June 18, 2018
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Rockland House candidate defends residency

By Stephen Betts, BDN Staff

ROCKLAND, Maine — A candidate for the Maine House seat that represents Rockland and part of Owls Head said he is a legal resident of Rockland even though he is living at the homeless shelter in Rockport that he operates.

“My legal residence is Rockland,” Gordon Mank Jr. said on Thursday.

The political website dirigoblue.com questioned his residence in a story it published Wednesday.

Mank owns a three-unit apartment building on Grace Street in Rockland. He lists his residence as 81B Grace St., according to the city’s voter registration list. He and his wife, Samantha, bought the home in December 2005. He registered as a Rockland voter in November 2006.

A visit to 81B Grace St. on Thursday morning showed there were no curtains on the windows and no furniture visible in the residence. Mank was asked if he lives at that empty apartment on the top floor of the apartment building listed as 81B.

“We’re going to be doing renovations. We’re doing some changes and had to move out,” Mank said.

Mank said he pays property taxes in town and is a registered voter of Rockland. He noted he grew up in Rockland but lived in Thomaston for a while.

Mank is executive director of the Mid-Coast Hospitality House in neighboring Rockport.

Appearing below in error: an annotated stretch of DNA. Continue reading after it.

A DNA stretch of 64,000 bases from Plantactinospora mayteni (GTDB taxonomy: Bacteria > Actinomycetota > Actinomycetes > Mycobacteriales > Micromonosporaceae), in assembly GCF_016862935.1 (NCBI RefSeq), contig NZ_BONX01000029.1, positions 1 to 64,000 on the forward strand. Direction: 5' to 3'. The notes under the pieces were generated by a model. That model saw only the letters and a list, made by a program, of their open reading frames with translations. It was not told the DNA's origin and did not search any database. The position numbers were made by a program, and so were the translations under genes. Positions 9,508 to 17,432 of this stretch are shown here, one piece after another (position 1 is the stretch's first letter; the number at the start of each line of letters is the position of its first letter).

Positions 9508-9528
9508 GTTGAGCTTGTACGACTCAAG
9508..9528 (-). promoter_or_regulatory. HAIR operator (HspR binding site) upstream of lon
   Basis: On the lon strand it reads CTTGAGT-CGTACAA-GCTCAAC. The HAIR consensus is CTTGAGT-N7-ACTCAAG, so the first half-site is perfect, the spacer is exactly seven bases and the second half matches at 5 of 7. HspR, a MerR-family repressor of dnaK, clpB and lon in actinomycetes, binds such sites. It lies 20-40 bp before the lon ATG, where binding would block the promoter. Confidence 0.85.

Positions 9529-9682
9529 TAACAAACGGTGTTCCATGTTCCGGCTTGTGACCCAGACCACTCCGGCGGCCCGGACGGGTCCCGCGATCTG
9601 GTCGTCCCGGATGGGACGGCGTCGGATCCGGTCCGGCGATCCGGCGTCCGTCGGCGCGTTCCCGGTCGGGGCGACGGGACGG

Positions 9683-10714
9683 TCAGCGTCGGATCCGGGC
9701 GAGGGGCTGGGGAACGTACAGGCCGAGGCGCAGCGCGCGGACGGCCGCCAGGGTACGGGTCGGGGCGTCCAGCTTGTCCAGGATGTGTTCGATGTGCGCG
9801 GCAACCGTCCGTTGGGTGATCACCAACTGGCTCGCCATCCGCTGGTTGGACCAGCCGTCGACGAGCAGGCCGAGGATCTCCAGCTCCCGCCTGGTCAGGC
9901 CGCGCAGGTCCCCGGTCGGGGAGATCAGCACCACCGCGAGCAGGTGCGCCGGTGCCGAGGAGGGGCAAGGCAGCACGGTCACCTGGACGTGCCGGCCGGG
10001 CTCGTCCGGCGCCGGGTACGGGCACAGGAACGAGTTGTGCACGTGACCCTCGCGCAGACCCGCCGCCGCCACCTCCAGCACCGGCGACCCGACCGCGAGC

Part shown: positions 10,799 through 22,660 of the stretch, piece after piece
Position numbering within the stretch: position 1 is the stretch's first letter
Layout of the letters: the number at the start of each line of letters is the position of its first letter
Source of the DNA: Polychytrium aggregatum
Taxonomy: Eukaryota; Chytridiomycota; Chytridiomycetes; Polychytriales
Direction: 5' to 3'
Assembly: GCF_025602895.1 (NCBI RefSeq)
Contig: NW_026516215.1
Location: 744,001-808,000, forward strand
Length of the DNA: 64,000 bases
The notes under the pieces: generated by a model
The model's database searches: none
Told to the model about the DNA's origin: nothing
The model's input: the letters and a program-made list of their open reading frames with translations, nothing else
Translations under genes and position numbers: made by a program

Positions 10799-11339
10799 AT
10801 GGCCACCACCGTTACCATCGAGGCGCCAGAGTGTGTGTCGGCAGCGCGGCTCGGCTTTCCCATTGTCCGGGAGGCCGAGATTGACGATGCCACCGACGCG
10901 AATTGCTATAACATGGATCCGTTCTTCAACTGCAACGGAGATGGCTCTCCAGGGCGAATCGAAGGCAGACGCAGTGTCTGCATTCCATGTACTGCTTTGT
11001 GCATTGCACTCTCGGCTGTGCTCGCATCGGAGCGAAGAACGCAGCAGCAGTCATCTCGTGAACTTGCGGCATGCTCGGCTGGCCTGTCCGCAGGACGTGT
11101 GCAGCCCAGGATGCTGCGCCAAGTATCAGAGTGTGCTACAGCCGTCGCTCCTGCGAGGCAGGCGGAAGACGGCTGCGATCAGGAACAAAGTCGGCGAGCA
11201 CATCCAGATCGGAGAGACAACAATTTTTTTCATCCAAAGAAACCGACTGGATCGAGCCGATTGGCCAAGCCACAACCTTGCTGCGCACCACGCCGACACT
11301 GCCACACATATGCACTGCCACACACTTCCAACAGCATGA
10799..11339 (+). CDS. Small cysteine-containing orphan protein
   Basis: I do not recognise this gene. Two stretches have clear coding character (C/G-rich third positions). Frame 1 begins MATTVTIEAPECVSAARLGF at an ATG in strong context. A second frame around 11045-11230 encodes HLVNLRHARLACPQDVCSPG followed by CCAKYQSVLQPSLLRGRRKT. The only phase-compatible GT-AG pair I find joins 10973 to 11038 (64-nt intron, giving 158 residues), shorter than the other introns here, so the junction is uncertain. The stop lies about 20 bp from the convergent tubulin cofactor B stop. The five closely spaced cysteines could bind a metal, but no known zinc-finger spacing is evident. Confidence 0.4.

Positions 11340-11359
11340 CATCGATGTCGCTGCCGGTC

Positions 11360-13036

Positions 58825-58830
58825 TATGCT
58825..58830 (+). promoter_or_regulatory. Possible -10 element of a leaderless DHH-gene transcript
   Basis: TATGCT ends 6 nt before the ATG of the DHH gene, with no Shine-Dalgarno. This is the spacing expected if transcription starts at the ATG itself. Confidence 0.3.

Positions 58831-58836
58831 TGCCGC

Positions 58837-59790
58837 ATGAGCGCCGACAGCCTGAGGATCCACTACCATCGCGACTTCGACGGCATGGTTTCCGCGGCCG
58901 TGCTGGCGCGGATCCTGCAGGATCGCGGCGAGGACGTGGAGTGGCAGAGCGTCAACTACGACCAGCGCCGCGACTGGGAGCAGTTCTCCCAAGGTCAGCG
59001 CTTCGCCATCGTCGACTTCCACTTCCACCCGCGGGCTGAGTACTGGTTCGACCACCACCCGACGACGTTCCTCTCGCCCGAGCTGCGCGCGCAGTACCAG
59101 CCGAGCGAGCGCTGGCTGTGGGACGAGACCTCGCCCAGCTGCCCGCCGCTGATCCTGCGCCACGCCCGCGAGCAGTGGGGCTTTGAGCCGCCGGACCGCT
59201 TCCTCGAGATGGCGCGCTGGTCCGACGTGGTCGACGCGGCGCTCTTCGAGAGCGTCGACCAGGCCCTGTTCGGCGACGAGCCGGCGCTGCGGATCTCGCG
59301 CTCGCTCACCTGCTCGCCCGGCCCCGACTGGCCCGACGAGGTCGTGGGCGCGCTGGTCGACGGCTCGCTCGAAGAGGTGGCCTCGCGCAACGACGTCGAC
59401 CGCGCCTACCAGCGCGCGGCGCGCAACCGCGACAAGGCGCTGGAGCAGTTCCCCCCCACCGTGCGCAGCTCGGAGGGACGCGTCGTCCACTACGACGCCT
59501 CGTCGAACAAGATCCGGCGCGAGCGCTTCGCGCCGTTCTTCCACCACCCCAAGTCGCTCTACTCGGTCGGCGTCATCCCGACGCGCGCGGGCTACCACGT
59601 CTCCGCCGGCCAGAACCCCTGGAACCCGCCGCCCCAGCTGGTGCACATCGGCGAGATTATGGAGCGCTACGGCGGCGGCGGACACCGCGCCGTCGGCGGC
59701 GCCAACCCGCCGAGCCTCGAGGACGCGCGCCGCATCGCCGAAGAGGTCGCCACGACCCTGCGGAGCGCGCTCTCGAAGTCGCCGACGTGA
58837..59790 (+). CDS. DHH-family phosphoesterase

He said he plans to be physically living within the district.

Mank won the Republican primary in June to represent House District 47, which covers all of Rockland and a small portion of Owls Head adjacent to Rockland. Mank defeated former Rockland Mayor James Raye in the primary by two votes (166-164) after a recount.

Mank will be on the ballot along with Democrat Elizabeth Dickerson of Rockland. They are vying for the seat held by Rep. Edward Mazurek, D-Rockland, who is barred from seeking a fifth consecutive term in the House because of the state’s term limits law.

The Maine Secretary of State’s Office referred questions on the residence to the state Constitution and Maine law. The Constitution states that a person must be a resident of the district at the time he is nominated or placed on a ballot. State law defines residency as the residence of a person where “the person has established a fixed and principal home to which the person, whenever temporarily absent, intends to return.”

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